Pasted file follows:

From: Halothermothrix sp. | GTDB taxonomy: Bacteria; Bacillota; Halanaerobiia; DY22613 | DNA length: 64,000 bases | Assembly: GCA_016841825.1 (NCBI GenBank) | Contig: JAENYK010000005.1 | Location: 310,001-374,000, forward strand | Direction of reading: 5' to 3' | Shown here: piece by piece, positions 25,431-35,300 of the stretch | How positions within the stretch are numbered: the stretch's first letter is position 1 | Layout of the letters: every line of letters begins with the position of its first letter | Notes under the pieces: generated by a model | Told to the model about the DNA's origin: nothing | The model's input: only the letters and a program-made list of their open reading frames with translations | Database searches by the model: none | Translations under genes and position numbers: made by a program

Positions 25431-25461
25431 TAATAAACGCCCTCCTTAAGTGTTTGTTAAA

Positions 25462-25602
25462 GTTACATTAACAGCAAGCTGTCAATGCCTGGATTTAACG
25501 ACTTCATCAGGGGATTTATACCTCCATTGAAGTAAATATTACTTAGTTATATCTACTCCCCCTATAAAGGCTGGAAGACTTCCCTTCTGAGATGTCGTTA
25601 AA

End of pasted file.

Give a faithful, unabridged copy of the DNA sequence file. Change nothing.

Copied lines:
From: Halothermothrix sp. | GTDB taxonomy: Bacteria; Bacillota; Halanaerobiia; DY22613 | DNA length: 64,000 bases | Assembly: GCA_016841825.1 (NCBI GenBank) | Contig: JAENYK010000005.1 | Location: 310,001-374,000, forward strand | Direction of reading: 5' to 3' | Shown here: piece by piece, positions 25,431-35,300 of the stretch | How positions within the stretch are numbered: the stretch's first letter is position 1 | Layout of the letters: every line of letters begins with the position of its first letter | Notes under the pieces: generated by a model | Told to the model about the DNA's origin: nothing | The model's input: only the letters and a program-made list of their open reading frames with translations | Database searches by the model: none | Translations under genes and position numbers: made by a program

Positions 25431-25461
25431 TAATAAACGCCCTCCTTAAGTGTTTGTTAAA

Positions 25462-25602
25462 GTTACATTAACAGCAAGCTGTCAATGCCTGGATTTAACG
25501 ACTTCATCAGGGGATTTATACCTCCATTGAAGTAAATATTACTTAGTTATATCTACTCCCCCTATAAAGGCTGGAAGACTTCCCTTCTGAGATGTCGTTA
25601 AA